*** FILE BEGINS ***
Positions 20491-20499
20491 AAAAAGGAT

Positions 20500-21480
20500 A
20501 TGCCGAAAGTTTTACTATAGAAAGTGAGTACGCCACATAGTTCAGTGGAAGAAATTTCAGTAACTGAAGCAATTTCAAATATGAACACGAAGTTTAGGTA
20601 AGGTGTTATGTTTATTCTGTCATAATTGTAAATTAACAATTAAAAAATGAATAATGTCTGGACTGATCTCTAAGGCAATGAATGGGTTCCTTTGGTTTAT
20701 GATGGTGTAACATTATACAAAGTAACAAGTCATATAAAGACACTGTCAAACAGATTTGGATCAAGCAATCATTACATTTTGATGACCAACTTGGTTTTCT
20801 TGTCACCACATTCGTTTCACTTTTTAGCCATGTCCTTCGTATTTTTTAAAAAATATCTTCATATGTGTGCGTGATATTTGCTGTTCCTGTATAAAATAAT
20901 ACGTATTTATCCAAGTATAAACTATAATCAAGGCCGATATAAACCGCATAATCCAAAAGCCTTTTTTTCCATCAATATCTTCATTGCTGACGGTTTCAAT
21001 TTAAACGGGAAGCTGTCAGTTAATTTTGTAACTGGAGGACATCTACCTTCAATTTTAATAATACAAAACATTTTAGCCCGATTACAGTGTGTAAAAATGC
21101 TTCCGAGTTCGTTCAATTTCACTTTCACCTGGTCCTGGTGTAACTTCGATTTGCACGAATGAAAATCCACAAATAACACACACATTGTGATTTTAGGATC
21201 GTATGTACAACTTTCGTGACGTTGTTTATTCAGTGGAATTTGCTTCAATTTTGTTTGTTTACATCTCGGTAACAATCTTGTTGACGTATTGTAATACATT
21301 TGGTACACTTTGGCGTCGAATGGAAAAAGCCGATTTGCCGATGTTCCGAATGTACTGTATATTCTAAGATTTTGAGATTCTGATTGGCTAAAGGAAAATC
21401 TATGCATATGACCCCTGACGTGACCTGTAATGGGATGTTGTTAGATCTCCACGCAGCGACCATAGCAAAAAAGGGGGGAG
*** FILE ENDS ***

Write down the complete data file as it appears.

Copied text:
Positions 20491-20499
20491 AAAAAGGAT

Positions 20500-21480
20500 A
20501 TGCCGAAAGTTTTACTATAGAAAGTGAGTACGCCACATAGTTCAGTGGAAGAAATTTCAGTAACTGAAGCAATTTCAAATATGAACACGAAGTTTAGGTA
20601 AGGTGTTATGTTTATTCTGTCATAATTGTAAATTAACAATTAAAAAATGAATAATGTCTGGACTGATCTCTAAGGCAATGAATGGGTTCCTTTGGTTTAT
20701 GATGGTGTAACATTATACAAAGTAACAAGTCATATAAAGACACTGTCAAACAGATTTGGATCAAGCAATCATTACATTTTGATGACCAACTTGGTTTTCT
20801 TGTCACCACATTCGTTTCACTTTTTAGCCATGTCCTTCGTATTTTTTAAAAAATATCTTCATATGTGTGCGTGATATTTGCTGTTCCTGTATAAAATAAT
20901 ACGTATTTATCCAAGTATAAACTATAATCAAGGCCGATATAAACCGCATAATCCAAAAGCCTTTTTTTCCATCAATATCTTCATTGCTGACGGTTTCAAT
21001 TTAAACGGGAAGCTGTCAGTTAATTTTGTAACTGGAGGACATCTACCTTCAATTTTAATAATACAAAACATTTTAGCCCGATTACAGTGTGTAAAAATGC
21101 TTCCGAGTTCGTTCAATTTCACTTTCACCTGGTCCTGGTGTAACTTCGATTTGCACGAATGAAAATCCACAAATAACACACACATTGTGATTTTAGGATC
21201 GTATGTACAACTTTCGTGACGTTGTTTATTCAGTGGAATTTGCTTCAATTTTGTTTGTTTACATCTCGGTAACAATCTTGTTGACGTATTGTAATACATT
21301 TGGTACACTTTGGCGTCGAATGGAAAAAGCCGATTTGCCGATGTTCCGAATGTACTGTATATTCTAAGATTTTGAGATTCTGATTGGCTAAAGGAAAATC
21401 TATGCATATGACCCCTGACGTGACCTGTAATGGGATGTTGTTAGATCTCCACGCAGCGACCATAGCAAAAAAGGGGGGAG